Be a lawbreaker.
Not something I would normally advocate but there is one particular law that I urge you to break.
Have you ever had an unappealing task (especially paperwork) and begun to dread facing it as it sat in your ‘To Do’ pile? This has happened to me many times over the years and it is due to a fear that I would not do it justice or that I actually didn't have the ability to do it at all. Yet as the days or weeks passed it would seem to grow along with a feeling of impending doom.
Take for example a non-urgent report or article that needs doing. Identifying more immediate priorities (and subconsciously adding an unhealthy sprinkling of self-doubt) I decide to file it in my ‘To Do’ list. However the closer I get to an eventual deadline (managers won't let you get away Scott free) the more it seems like an impending doom that I wish I could pass on to someone else. At the eleventh hour, it needs to be submitted there is no choice but to just face the pain. It then takes no time at all and it turns out pretty good. I will wonder what all the fuss was about and scold myself for putting it off. And yet it will happen again. Not every time but when it does it can quickly ratchet up to make a mountain out of a molehill.
Well, there is an actual law which addresses this procrastinating fear maker. Parkinson's Law is a semi-scientific / semi-humorous definition and it basically shows that the more time you give to a task the more difficult it can feel to achieve.
Smarter people than me have noted that another way of looking at it is like this: the amount of time you give to a task is the amount of time the task will need to be completed. Or if you wait until the last minute then it will only take a minute to complete.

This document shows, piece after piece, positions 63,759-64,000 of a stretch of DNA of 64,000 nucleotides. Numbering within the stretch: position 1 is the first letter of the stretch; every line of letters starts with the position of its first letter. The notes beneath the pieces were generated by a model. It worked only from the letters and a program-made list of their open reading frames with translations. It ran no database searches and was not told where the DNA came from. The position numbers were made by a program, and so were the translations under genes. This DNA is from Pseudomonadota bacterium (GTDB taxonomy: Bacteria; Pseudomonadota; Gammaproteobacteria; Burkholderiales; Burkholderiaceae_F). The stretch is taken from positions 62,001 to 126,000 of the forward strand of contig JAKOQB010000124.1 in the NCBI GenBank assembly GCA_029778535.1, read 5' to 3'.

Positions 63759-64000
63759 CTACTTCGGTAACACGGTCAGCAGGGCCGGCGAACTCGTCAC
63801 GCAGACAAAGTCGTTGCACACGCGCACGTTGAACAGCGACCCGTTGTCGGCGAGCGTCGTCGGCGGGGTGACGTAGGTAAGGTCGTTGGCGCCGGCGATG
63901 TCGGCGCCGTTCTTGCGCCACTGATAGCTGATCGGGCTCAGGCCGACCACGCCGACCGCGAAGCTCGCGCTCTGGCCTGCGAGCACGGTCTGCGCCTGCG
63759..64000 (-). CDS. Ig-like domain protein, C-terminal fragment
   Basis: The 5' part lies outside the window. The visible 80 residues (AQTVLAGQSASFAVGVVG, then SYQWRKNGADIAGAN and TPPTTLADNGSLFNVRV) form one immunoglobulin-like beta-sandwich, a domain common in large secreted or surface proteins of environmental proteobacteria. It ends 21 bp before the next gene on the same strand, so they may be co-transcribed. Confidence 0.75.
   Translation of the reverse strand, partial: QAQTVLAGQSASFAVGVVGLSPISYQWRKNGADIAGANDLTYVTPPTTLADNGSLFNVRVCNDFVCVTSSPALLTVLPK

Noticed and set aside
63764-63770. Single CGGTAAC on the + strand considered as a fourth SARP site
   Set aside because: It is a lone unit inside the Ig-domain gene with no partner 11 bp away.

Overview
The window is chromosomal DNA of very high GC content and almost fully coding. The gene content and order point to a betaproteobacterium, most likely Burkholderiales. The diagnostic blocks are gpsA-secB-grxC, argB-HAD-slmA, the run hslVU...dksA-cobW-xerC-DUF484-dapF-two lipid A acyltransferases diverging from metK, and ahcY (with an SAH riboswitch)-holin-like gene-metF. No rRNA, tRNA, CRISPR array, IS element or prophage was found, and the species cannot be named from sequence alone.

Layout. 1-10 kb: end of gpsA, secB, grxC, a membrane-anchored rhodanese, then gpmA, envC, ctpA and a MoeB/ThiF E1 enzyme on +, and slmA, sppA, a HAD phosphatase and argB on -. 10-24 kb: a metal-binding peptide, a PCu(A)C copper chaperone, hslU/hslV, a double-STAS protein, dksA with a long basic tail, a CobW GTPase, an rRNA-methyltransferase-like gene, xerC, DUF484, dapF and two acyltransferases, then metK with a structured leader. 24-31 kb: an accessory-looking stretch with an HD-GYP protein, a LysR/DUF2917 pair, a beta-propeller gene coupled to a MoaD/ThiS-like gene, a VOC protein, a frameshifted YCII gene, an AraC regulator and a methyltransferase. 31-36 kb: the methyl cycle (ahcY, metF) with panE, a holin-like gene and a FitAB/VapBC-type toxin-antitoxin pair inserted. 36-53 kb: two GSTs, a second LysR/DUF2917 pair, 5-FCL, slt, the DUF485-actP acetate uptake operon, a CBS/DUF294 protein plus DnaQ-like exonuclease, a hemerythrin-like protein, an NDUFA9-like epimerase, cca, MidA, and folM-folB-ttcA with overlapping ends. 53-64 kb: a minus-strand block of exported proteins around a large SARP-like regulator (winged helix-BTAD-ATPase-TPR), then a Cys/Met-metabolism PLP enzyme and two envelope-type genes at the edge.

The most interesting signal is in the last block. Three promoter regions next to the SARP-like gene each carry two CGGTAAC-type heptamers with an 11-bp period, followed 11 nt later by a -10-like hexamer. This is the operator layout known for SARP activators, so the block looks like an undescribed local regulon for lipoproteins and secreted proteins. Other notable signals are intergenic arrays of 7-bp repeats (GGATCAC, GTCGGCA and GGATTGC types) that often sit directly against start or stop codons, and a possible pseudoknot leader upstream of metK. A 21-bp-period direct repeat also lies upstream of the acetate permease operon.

In other words, a job takes as long as you give it.
Just give yourself specific deadlines and stick to them. The task doesn't need any longer that that.
If you are forced to do a report in an hour without any choice you just get on with it. The content is the best you can do and that’s it. It's done.
So don't put things off just because you may be fearful of them. Instead, grab them by the scruff of the neck and know that you will save a lot of stomach tightening and cold sweats by scheduling in your own deadlines.
I will be the first to admit that this is easier said than done and we still need to judge the fine line between ‘cramming it in’ and ‘hoping for the best’ as you want to do a good job. I am writing this article to myself as much as I am to you. But by giving this emotive feeling a name we can feel more confident in overcoming it. If we work smarter, not harder then we may well find that breaking Parkinson's Law becomes the norm rather than the exception.
So go on. Be a rebel.
Jason is currently an emergency humanitarian supply chain specialist and budding entrepreneur. He is also the creator of the daily humanitarian focused journal Aid Memoire.
From selling shoes to avoiding bombs. An eye-opening and honest memoir of my time as a novice aid worker in war-torn Sudan at the turn of the millennium.
A simple yet stylish notebook for humanitarians and aid workers. This 150-page notebook is printed with cream coloured unlined pages with a daily quotation on each page to help inspire and motivate.